Really it is necessary to start with ‘Birth of the Cool’ which is actually not a very daring album but has some interesting collaborations with Gerry Mulligan the saxaphonist who wrote various of the tunes on the album. There is in fact only one Miles original on the album— Deception, and it is very brief (2:45). In fact this album was not recorded all at once, but was a series of ‘singles’ which were then collected together under the now famous title, and released in February of 1957. A new era in jazz was dawning, and without entirely realizing it, Miles Davis was himself spearheading it. In fact, even before the release of ‘Birth of the Cool’ Miles had formed his first major quintet, had signed with Columbia Records, and in 1955 had begun a period of collaboration with John Coltrane that literally was to change the face of modern music. Miles first Columbia album ‘Round Midnight’ (named after the famous signature tune of North Carolinian Theolonius Monk who definitely had an impact on Miles), this album already shows great diversity— be bop, and hard bop are in evidence, but so is Miles penchant for ballads, something that would be true throughout his career, and we see as well his nodding in the classical direction too. Miles was one of those musicians who did a good deal to nurture along the gifts of others, and Coltrane and young players like Paul Chambers came into their own while working with Miles. 1958 saw the Stella by Starlight album and Cannonball Adderley was added to the mix, giving Miles two top drawer saxaphonists to work with. One of the things about Miles was that he was not a stage hog, and he was happy to have others solo at various junctures. Not threatened by other strong talented musicians, he actually seemed to attract and acquire them for his own projects and ensembles.
One of the staples of all jazz repertoires is of course show tunes, music for Broadway plays, or later for movies. Miles’ collaborations with Gil Evans (not to be confused with pianist Bill Evans) tends in that direction. A good cross-section can be found on the sampler ‘The Best of Miles Davis and Gil Evans’ (Columbia CK 67425) which will introduce to you Miles doing Gershwin, and one could go on to his whole album of Porgy and Bess tunes. “Sketches of Spain’ is an instant classic in this general sort of genre.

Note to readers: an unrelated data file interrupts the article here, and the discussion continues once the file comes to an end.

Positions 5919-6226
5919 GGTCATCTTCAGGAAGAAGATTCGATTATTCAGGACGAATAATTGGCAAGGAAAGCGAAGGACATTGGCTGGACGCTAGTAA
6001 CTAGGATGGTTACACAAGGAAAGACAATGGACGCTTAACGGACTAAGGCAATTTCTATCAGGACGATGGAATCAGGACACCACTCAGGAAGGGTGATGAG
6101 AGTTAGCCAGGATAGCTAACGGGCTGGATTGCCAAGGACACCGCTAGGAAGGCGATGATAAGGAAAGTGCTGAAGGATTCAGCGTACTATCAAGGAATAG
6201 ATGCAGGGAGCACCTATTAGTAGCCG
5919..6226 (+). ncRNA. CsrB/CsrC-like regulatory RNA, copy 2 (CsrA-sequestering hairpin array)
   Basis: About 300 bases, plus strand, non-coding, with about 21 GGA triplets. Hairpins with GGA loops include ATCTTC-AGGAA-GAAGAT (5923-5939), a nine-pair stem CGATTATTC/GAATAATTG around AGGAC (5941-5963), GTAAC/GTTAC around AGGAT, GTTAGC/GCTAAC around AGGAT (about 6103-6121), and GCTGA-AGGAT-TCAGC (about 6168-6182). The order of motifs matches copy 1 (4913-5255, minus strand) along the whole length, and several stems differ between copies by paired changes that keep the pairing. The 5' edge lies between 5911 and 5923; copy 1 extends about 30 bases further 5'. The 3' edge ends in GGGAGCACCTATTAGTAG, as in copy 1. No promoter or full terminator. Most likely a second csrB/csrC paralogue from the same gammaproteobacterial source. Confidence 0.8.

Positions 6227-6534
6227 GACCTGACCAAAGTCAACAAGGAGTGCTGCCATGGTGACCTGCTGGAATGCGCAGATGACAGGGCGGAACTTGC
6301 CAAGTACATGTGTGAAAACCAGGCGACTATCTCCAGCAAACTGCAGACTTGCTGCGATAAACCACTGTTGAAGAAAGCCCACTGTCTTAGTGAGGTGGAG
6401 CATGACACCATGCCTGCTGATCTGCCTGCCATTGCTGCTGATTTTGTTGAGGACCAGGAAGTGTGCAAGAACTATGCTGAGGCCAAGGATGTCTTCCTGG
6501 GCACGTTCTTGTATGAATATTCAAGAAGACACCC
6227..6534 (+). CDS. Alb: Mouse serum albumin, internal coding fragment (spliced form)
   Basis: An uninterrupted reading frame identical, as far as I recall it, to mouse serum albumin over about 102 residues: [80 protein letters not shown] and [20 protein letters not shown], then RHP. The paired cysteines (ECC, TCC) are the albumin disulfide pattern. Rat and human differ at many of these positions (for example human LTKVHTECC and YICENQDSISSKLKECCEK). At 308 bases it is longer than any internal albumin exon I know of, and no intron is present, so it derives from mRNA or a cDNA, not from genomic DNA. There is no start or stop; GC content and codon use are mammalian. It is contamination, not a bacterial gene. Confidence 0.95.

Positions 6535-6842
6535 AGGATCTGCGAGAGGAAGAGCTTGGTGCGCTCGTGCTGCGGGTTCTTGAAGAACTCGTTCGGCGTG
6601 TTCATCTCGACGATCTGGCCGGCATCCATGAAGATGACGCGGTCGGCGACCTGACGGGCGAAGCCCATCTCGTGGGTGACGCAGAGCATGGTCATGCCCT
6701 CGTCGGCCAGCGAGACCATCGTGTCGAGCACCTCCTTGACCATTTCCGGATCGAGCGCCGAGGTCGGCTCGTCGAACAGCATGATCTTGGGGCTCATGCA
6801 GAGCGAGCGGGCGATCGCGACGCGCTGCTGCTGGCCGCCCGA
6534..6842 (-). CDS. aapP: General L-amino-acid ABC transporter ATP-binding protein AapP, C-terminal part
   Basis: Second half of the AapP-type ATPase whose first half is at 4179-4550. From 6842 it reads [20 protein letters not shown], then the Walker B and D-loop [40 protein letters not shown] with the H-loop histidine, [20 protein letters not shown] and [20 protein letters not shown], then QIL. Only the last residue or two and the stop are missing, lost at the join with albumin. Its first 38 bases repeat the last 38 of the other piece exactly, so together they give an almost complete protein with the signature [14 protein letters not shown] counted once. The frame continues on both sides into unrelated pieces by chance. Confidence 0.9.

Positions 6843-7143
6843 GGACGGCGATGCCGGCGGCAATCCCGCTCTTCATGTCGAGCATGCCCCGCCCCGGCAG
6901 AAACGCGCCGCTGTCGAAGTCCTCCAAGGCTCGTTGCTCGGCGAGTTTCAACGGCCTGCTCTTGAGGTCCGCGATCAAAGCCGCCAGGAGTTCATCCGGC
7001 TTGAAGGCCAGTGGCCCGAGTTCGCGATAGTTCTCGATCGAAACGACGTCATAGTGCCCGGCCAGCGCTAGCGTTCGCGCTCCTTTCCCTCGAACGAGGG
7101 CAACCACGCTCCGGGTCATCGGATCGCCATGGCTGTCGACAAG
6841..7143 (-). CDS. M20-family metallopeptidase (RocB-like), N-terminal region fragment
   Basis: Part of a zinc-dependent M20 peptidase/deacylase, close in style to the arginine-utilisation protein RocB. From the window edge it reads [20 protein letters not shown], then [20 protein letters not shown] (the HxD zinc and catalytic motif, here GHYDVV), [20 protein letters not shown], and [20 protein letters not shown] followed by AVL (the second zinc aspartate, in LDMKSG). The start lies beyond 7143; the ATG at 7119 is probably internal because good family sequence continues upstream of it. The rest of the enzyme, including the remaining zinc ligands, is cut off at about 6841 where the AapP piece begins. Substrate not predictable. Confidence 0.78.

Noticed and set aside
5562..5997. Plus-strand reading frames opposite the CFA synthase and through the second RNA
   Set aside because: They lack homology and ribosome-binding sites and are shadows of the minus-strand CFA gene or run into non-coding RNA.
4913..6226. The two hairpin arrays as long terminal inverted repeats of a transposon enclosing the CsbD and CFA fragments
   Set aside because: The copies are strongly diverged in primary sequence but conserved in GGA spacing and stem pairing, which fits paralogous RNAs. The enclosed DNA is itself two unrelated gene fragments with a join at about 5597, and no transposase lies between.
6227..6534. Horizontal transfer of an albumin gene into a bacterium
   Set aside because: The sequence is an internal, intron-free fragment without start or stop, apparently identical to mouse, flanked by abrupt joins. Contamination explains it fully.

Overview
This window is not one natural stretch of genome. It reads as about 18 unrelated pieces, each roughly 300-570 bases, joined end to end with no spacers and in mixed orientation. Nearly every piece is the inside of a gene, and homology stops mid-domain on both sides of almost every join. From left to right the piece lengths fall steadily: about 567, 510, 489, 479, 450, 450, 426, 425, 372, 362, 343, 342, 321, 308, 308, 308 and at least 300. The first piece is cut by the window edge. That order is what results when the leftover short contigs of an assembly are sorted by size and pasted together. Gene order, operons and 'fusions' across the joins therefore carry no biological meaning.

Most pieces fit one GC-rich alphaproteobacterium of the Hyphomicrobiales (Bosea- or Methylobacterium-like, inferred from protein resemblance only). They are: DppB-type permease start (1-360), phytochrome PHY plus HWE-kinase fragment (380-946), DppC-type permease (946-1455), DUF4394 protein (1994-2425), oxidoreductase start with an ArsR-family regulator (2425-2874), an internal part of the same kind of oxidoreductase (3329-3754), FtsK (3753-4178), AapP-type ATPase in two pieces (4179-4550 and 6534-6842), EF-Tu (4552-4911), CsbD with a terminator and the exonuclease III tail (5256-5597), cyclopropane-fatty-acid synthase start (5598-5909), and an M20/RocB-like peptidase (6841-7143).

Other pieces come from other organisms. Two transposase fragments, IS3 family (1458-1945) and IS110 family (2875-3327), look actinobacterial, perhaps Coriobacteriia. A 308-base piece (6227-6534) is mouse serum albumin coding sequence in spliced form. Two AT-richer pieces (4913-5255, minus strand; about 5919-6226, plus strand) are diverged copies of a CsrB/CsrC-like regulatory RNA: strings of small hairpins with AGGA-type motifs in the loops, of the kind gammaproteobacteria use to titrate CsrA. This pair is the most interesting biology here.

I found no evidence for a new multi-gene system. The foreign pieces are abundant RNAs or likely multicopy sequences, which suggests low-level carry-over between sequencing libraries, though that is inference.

I cannot stress enough the synergy and influence of the Davis-Coltrane collaborations, often with Evans, and my suggestion would be to buy the remastered box set— Miles Davis and John Coltrane (The Complete Columbia Recordings 1955-61). It repays one listening after another, and Columbia has done a fine job of remasters and repackaging things with helpful liner notes. You get remasterings of some of the classic tunes on ‘Kind of Blue’ and even some comments from Miles.
The next major ‘Milestone’ is of course ‘Bitches Brew’ perhaps the second most influential of all of Miles CDs. This work comes some twenty plus years into Mile’s career, in 1969, and is a true game changer. Here we are dealing with jazz fusion and a host of other things, and all sorts of experimental sounds and sonic textures. It is a fascinating listen, but like much of jazz, it takes repeated listenings with concentration to really begin to understand what is going on and to sense the importance of the music. The musicians on this album read like a who’s who of rising jazz stars–Wayne Shorter on sax, Chick Corea on piano, Jack deJonnette on drums, Dave Holland on bass, John McLaughlin on electric guitar. Miles was pulling out all the stops on this one, but one should also compare ‘In a Silent Way’ from this era as well. Thankfully, we now have a beautifully remastered ‘Bitches Brew’ so we can hear all the facets of this truly original composition.
There has been a tendency to disparage late Miles, but you will not hear that from me. Miles had always done ballads and his move to do some pop standards (see his ‘Love Songs’ CD) is not very different from the previous trend. Unlike some jazz musicians, Miles did not feel he had to prove his jazz credentials by ignoring pop and rock music. Instead he drew on it and used it. I can especially recommend some of the late classics like ‘Tutu’ or ‘Amandla’ both of which I love.
You could spend some years exploring the ouevre of Miles Davis, but perhaps the above will be a useful point of entry into his diverse work. One thing is for sure– if you are an American and ignore the work of Miles Davis, you have ignored a huge part of the musical legacy of the twentieth century, in an art form that is distinctively American— jazz.